As House Speaker Kevin McCarthy and his Republican colleagues refuse to negotiate an increase in the debt ceiling without a reduction in federal spending, and President Biden and his Democratic colleagues insist that raising the debt ceiling without negotiations is “not negotiable”, the ongoing budget negotiations have reached a deadlock. The key issue at hand is not just the budget, but the lack of an effective budget constraint in the current system.
In theory, the debt limit sets a cap on the amount Congress can borrow and spend. However, in practice, Congress routinely increases the debt limit to accommodate past borrowing and spending, as they are likely to do in the current negotiations as well. The Budget Control Act (BCA) of 2011 was a previous attempt to impose spending constraints in exchange for raising the debt ceiling. It created the Joint Select Committee on Deficit Reduction, which failed to agree on spending reductions but provided a fallback mechanism of sequestration or across-the-board spending reductions.
The BCA also imposed discretionary spending caps based on the “parity principle”, requiring equal reduction in defense and non-defense spending. However, over the past decade, these spending caps have been repeatedly increased and circumvented to accommodate higher spending levels. In 2022, the spending caps expired, and in the FY 2023 Omnibus Bill, Congress abandoned the “parity principle”, resulting in higher defense spending compared to non-defense spending.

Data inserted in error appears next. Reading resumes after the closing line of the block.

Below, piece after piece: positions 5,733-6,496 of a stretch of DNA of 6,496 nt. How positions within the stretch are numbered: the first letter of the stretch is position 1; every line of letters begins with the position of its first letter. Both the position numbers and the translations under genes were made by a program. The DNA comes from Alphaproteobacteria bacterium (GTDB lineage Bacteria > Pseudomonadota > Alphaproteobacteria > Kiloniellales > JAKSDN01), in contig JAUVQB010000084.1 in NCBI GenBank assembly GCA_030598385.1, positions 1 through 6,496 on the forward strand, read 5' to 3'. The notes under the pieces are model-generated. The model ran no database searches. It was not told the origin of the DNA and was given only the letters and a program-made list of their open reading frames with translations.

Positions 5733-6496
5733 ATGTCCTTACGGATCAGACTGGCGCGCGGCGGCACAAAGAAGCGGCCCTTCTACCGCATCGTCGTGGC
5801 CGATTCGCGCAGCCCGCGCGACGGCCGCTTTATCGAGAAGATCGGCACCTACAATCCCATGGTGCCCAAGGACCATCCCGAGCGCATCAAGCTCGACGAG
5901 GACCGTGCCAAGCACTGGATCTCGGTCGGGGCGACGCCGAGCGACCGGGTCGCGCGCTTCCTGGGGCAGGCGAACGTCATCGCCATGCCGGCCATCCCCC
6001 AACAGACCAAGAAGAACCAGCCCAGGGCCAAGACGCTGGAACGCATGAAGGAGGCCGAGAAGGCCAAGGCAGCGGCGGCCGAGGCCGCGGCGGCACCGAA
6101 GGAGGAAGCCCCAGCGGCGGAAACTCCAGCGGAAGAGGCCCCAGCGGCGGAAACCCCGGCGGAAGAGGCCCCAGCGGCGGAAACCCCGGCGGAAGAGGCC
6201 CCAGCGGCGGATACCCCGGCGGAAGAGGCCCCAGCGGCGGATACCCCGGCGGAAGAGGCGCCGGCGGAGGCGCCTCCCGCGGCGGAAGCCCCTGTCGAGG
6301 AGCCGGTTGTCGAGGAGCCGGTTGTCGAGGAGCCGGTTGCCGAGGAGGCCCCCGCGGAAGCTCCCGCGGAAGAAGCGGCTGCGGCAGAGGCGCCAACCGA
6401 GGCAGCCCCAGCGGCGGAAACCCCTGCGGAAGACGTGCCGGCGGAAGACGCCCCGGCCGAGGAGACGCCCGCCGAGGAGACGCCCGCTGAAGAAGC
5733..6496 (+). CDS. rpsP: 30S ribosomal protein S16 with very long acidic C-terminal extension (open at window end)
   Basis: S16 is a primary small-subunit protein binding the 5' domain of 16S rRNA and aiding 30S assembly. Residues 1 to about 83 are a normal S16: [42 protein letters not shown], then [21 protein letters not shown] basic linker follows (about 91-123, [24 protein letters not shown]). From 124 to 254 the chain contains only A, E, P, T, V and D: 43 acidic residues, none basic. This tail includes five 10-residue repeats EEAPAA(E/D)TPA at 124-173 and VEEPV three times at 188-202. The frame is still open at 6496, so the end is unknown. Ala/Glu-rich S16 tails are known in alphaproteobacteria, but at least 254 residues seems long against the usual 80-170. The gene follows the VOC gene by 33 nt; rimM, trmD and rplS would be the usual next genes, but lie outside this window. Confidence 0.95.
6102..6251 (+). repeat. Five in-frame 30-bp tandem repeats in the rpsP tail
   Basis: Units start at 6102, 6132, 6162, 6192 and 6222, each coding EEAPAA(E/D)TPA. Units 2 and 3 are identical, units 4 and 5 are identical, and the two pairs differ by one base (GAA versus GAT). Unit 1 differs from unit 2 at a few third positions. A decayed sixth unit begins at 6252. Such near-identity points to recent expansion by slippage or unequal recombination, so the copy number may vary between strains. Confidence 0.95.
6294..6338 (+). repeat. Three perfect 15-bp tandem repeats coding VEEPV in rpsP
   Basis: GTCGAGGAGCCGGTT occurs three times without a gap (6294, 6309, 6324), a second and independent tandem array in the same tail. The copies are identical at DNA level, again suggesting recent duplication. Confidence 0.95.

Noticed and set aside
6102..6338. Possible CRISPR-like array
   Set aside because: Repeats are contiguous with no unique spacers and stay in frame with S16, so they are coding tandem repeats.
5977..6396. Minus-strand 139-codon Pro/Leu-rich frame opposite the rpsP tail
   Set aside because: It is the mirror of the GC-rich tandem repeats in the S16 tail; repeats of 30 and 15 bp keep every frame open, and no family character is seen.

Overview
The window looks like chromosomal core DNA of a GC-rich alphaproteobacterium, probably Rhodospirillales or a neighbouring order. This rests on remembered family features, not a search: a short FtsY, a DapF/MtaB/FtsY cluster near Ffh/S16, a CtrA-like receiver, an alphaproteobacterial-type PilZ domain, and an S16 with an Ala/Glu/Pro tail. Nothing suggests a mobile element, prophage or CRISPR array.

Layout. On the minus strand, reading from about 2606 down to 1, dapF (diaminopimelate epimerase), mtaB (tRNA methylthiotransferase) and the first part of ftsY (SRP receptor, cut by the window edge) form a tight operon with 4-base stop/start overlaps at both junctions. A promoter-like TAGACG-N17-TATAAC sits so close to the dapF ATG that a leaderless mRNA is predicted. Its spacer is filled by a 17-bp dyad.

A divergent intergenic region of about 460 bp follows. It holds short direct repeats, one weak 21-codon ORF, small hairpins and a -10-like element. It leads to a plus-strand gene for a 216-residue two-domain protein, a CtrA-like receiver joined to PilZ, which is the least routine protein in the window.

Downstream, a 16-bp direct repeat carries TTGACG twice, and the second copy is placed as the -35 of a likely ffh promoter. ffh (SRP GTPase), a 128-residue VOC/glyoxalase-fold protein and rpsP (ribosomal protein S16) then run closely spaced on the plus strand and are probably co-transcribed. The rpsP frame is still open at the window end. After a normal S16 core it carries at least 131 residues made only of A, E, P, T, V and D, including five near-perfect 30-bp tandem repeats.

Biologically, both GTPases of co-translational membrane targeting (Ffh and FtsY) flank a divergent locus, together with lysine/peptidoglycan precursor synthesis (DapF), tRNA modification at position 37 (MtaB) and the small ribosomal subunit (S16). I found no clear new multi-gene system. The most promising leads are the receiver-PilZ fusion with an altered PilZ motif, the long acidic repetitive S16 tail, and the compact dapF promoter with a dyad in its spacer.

With the absence of a fiscal rule imposing a budget constraint, the most likely outcome of the current budget negotiations for fiscal year 2024 is business as usual. Republican and Democratic legislators are likely to compromise and approve higher spending levels, with interest groups supporting higher defense spending having more success than those supporting non-defense spending.
However, the Congressional Budget Office (CBO) has projected that under current law, the national debt will continue to increase and could exceed 200 percent of national income by midcentury, which is deemed unsustainable. The risk of debt default and sharp increases in interest rates loom large as debt levels continue to rise.
In response to this risk, House Budget Chairman Jodey Arrington has introduced HCR 24, a resolution that proposes a constitutional path for states to draft and ratify an Inflation-fighting Fiscal Responsibility Amendment. This resolution, if approved by Congress, would require a vote of the people in 3/4 of the states to approve any proposed amendments. The Federal Fiscal Sustainability Foundation is urging state attorneys general to consider a mandamus case to compel Congress to fulfill its duty as described in HCR 24 and steer the country towards a sustainable fiscal path.
In conclusion, the impasse over the debt ceiling and the broader budget negotiations highlight the absence of an effective budget constraint in the current system. As partisan interests collide and spending levels continue to rise, the need for a fiscal rule to address the unsustainable national debt becomes increasingly urgent.